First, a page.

Describing the situation in Malaysia as “grim as ever”, the Washington Post has expressed “surprise” that “habitual offender” Malaysia has been promoted to Tier 2 of the United States State Department’s annual trafficking of persons rankings.
FMT Reporters | August 3, 2015
Washington Post says situation described as “grim as ever”.
KUALA LUMPUR: Describing the situation in Malaysia as “grim as ever”, the Washington Post has expressed “surprise” that “habitual offender” Malaysia has been promoted to Tier 2 of the United States State Department’s annual trafficking of persons rankings.
“Malaysia does not deserve congratulations,” the Post claims. “It deserves the kind of censure that will force it to change.”
The Post hinted that the promotion may have been for economic expediency. “Had Malaysia remained in Tier 3, it could not have participated in the Trans-Pacific Partnership,” it claimed.
It goes on to claim that the discovery in May of mass graves of suspected trafficked persons had not been taken into account as it only came to light after the reporting deadline.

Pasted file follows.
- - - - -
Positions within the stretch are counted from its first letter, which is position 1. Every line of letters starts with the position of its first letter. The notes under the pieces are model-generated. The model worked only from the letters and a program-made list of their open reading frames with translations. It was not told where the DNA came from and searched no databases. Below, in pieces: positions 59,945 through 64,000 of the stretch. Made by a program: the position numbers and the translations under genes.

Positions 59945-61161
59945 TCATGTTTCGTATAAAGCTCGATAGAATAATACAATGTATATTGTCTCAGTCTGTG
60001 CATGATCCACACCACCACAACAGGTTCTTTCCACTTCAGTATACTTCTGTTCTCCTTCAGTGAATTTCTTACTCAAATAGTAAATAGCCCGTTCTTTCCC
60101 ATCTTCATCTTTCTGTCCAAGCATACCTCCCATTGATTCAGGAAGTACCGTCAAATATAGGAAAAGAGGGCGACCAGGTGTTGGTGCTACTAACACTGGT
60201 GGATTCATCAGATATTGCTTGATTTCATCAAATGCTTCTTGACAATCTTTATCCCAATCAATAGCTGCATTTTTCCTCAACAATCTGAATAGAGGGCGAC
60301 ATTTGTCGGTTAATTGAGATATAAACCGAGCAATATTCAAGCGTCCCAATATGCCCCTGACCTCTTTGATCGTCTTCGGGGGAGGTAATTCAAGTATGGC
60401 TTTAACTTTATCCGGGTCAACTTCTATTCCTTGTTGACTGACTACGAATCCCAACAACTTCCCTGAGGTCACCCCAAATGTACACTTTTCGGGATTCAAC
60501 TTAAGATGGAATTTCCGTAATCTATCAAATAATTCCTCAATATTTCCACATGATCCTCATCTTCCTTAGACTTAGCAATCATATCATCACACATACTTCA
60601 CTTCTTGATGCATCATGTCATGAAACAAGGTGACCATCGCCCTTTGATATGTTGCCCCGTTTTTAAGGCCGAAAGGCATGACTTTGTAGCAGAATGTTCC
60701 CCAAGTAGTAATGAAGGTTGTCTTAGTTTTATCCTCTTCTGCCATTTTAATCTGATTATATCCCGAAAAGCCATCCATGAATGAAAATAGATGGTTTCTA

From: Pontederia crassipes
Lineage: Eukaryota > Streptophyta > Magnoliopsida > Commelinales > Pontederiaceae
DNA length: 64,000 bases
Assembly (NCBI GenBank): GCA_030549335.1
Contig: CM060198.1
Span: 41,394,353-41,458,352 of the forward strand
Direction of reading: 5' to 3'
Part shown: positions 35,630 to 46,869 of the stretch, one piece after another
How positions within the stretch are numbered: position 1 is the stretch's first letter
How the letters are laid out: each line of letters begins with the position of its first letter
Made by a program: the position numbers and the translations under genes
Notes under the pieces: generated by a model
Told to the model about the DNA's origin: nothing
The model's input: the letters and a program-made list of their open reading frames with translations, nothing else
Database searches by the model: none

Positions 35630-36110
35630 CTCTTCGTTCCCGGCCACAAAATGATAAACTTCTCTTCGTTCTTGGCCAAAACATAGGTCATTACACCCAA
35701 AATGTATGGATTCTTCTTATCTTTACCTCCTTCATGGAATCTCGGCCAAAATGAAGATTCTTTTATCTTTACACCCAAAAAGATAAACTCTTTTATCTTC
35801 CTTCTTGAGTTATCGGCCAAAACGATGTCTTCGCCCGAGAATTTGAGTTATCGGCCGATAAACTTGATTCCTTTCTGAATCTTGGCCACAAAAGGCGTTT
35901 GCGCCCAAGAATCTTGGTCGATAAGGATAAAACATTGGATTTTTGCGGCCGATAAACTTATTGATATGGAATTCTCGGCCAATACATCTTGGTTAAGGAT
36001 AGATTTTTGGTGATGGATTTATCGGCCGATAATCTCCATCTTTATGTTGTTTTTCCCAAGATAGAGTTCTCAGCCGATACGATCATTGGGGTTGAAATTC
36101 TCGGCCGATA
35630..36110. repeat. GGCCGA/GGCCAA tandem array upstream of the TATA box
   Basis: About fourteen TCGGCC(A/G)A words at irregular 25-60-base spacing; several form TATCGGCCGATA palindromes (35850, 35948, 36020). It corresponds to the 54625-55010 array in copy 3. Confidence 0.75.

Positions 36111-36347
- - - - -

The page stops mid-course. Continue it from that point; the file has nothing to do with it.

Malaysia’s promotion to Tier 2 simply reflects the fact that she has made “concrete commitments” towards compliance, the Post notes. It does not mean the State Department thinks the country is tough enough on human trafficking.
Among those commitments, the report cites steps toward justice, a reformed victim protection regime and an increased number of prosecutions as justifying the promotion.
Yet, Malaysia’s human rights abuses in the past year, however, exceed the bounds of trafficking, the Post claims.
“Prime Minister Najib Razak has been cracking down on civil freedoms to stay in power since losing the popular vote in a 2013 election. Political protesters cannot demonstrate freely. LGBT Malaysians get unfair judgment in sharia courts. This year, opposition leader Anwar Ibrahim was thrown in prison on trumped-up sodomy charges,” writes the Post.
The article claims that some two million Malaysian workers are forced into unpaid labour. In addition countless refugees from nearby countries flee to Malaysia, it says. Many young girls become “domestic workers” and are subject to miserable conditions and often sexual assault. Other refugees end up in Malaysian trafficking camps.